Fiveten and Adidas Reinvent the Flat Pedal Shoe - The Trailcross
Puma has tried, Nike tried and even Adidas tried before the purchase of Fiveten but none of those gained any... traction. The hubris that led to that failure is pretty common, even within the bike industry, because how hard can it be to make something as basic as a flat pedal shoe?. I once went to a media camp and was told we would be given shoes for flat pedals to use. Luckily I brought my own because the shoes in question were SPD shoes without cleats.
Good flat pedal shoes need to balance several factors to be considered; grip, stiffness, tread pattern, sole profile and protection. If a shoe is too stiff you won't be able to flex over the pedal for maximum grip. Too soft and your own soles will take a beating and generating power will be a challenge. Grip needs to range from high to maximum based on user preference, etc. etc. It's a minefield that has, until now, been best handled by companies immersed in the flat pedal universe.
When big companies like Adidas purchase smaller companies, like Fiveten, they usually fold them in and dissolve the original brand. Before this Adidas hadn't meddled much that we could see but some riders have noted an erosion of quality in recent models. The newest shoes from Fiveten, the Trailcross models shown here, display the Adidas logo on the tongue which may be a sign of things to come.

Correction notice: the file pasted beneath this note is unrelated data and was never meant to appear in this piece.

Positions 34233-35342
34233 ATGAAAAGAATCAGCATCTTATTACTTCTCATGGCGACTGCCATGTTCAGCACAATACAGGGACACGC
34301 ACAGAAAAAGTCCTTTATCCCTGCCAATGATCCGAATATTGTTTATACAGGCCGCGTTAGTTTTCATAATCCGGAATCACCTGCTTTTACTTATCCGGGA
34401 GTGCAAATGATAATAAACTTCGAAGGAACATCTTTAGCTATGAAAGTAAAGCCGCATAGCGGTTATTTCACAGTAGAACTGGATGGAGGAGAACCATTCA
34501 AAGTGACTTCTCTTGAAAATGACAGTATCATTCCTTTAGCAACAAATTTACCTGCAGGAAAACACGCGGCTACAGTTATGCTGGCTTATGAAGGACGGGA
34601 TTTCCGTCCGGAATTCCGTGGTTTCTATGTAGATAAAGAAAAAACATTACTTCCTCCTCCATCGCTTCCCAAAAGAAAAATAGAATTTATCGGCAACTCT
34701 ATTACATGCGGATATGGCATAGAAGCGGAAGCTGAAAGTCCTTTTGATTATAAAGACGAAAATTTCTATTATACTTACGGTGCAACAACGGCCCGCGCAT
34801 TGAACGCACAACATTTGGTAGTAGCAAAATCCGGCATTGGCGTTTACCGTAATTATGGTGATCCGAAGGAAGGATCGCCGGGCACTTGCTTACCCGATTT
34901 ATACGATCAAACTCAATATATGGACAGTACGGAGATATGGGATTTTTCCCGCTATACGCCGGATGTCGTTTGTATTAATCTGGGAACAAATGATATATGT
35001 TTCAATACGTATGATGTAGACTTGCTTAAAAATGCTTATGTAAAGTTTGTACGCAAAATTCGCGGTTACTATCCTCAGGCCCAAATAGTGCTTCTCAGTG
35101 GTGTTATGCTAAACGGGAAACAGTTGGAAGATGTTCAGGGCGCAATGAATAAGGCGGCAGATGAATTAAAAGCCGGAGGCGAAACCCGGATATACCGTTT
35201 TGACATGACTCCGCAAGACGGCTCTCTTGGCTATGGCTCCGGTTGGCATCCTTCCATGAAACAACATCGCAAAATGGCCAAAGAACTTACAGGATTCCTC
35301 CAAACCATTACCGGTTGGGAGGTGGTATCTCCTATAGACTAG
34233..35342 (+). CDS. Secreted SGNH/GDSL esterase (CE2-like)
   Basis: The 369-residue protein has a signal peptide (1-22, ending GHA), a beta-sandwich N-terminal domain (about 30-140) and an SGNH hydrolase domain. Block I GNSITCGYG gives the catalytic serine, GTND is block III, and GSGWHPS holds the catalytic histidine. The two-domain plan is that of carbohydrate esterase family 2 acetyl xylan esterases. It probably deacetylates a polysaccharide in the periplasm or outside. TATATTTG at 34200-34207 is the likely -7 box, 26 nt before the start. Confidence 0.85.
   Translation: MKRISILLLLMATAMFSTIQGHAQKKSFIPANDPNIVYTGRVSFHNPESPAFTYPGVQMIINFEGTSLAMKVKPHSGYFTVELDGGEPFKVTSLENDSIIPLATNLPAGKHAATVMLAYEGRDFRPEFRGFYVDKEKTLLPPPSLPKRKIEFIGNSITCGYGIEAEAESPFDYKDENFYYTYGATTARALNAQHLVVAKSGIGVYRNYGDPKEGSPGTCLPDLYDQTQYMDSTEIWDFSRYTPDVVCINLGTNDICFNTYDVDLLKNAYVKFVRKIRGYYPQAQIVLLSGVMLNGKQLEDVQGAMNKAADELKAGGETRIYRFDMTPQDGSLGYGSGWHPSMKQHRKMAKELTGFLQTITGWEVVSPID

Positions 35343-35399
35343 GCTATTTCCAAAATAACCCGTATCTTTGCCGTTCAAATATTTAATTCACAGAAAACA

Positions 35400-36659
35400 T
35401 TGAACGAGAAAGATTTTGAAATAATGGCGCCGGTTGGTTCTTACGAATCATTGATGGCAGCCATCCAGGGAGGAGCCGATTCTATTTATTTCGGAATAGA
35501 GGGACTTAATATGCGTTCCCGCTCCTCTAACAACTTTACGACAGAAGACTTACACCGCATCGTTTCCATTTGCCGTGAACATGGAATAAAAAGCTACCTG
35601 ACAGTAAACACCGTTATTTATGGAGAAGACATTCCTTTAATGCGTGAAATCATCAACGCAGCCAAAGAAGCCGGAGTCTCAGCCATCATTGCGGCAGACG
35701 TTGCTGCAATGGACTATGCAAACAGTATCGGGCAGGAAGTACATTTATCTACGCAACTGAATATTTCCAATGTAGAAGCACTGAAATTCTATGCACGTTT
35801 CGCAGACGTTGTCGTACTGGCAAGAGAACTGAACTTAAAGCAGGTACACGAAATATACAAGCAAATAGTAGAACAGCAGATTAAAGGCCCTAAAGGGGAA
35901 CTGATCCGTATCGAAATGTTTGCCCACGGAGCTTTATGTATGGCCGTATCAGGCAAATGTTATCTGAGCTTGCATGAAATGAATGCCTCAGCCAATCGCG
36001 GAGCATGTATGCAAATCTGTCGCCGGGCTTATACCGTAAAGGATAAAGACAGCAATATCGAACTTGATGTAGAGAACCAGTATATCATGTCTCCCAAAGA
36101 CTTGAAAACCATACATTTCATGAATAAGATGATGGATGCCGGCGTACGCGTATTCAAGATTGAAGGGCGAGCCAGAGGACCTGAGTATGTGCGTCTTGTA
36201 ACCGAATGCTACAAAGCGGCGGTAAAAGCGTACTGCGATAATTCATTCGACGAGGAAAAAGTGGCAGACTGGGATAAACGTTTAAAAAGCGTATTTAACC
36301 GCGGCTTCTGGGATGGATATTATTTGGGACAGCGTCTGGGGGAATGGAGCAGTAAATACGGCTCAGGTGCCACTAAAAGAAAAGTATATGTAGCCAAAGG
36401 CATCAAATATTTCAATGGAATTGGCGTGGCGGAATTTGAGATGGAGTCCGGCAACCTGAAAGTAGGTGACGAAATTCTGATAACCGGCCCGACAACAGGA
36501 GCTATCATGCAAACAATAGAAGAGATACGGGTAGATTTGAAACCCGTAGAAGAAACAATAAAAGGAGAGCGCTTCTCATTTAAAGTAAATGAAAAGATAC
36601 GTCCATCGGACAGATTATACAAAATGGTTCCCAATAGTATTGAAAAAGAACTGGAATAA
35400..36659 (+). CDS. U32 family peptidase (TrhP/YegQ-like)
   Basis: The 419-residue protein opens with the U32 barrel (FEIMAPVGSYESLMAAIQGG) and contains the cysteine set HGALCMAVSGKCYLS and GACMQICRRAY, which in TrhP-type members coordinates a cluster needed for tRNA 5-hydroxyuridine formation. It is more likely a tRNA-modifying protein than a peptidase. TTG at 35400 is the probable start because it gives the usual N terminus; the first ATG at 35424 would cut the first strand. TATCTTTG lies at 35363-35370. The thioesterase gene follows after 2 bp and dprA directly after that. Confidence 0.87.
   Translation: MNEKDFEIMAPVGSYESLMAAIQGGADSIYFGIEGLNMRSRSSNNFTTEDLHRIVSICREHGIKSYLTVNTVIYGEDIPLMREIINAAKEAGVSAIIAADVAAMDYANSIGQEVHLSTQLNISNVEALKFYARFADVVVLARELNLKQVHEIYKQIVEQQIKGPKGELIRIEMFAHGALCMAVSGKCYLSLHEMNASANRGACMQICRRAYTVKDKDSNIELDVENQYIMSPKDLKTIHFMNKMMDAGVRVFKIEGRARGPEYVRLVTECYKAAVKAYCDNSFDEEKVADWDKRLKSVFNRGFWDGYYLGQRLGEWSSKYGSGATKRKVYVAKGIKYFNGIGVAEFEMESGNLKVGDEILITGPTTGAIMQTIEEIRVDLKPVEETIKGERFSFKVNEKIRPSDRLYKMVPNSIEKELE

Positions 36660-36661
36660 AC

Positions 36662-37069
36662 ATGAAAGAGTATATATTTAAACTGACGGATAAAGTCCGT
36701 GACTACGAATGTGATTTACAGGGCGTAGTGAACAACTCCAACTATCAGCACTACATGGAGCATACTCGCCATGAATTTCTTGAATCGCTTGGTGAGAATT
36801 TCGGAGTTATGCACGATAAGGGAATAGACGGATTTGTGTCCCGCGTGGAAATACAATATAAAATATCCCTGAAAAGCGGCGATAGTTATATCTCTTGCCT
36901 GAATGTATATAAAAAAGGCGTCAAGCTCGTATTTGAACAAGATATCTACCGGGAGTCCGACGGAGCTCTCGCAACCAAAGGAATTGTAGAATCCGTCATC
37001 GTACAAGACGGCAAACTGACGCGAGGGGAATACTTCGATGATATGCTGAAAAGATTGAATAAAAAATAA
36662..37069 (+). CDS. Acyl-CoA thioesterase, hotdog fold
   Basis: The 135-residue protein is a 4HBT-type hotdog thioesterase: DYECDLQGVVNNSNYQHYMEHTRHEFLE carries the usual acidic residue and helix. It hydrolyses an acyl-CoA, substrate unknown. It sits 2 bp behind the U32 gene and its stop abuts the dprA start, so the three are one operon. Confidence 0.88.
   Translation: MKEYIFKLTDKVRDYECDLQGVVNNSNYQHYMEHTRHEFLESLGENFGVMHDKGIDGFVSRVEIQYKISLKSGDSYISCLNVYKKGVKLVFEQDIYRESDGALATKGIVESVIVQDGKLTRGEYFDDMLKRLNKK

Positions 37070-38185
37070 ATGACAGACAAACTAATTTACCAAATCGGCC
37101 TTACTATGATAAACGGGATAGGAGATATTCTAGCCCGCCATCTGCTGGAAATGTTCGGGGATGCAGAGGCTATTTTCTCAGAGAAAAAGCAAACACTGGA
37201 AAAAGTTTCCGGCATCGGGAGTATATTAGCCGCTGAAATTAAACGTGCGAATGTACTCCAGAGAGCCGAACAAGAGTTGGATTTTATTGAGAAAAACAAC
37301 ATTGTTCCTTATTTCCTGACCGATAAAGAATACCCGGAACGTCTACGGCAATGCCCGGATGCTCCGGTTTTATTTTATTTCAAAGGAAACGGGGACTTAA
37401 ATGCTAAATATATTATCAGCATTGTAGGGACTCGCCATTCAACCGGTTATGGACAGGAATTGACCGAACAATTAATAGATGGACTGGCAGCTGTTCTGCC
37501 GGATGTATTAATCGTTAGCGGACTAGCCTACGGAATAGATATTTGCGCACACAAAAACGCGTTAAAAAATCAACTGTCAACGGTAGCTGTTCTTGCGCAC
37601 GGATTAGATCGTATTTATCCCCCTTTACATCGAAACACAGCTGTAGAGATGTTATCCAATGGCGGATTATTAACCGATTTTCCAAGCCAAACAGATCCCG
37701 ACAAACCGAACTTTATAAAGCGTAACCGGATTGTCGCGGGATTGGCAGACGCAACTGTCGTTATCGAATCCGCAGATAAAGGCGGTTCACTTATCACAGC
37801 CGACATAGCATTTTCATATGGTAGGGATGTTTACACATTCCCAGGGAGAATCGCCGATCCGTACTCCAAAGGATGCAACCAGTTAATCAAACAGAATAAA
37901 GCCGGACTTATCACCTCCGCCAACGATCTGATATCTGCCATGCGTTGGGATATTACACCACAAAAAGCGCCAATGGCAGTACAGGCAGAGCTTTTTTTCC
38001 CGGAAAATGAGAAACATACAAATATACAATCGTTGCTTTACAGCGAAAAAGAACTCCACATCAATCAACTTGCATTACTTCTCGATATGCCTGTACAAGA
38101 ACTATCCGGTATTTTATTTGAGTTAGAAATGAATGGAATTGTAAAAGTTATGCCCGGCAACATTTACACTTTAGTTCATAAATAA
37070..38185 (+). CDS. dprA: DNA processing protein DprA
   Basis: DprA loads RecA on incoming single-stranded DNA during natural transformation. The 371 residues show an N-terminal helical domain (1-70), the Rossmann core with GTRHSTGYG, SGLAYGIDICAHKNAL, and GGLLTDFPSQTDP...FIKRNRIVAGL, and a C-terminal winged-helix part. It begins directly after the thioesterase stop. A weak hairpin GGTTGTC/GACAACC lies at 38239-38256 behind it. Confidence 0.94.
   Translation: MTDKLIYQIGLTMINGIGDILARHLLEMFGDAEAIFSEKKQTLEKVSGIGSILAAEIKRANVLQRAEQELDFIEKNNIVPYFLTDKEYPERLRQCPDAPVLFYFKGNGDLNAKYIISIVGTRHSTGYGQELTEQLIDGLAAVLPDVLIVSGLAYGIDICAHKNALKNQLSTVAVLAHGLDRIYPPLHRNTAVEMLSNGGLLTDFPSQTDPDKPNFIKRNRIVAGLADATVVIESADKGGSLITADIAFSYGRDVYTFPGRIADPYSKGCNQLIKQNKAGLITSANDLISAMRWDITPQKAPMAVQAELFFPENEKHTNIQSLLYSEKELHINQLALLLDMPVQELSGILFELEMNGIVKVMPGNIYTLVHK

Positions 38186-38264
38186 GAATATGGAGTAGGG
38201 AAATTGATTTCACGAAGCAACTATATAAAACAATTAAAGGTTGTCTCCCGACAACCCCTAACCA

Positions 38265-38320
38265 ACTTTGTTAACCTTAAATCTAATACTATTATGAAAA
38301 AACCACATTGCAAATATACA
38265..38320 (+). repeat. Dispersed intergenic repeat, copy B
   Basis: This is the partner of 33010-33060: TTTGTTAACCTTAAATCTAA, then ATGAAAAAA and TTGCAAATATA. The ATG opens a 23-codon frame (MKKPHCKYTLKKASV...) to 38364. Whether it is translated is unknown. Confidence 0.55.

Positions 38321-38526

The idea here, in the words of Fiveten's Luke Honz was, "to combine the technology from Adidas trail running with our technology for flat pedals." The shoe tosses the skate shoe style out the window and uses a trail running midsole but thinned it by the mid foot for feel and to prevent bounce from excess EVA foam, and kept the thickness at the heel for protection and support.
Fiveten was beginning to feel the limitations of the skate shoe style, in terms of weight and ventilation and most significantly in dealing with water, despite admitting some responsibility for pushing that trend. I'm a little concerned about the absence of protection in some areas of the shoe, particularly the mid foot both inside and outside and relatively minor armouring at the toe, but the hightop version adds some welcome ankle protection with D3O inserts.
Eyeballing a flat pedal shoe will only get you so far and the most important factors can't be known until you stick them into some pedal pins and ride some trail. Will these have the right balance of stiffness and flexibility? The grip should be adequate but otherwise we'll have to slip some on to give you a better idea of how these compete on the dirt.
Expect to see these in Feb. 2020. Trailcross LT - 130 USD, Trailcross Mid Pro - 160 USD.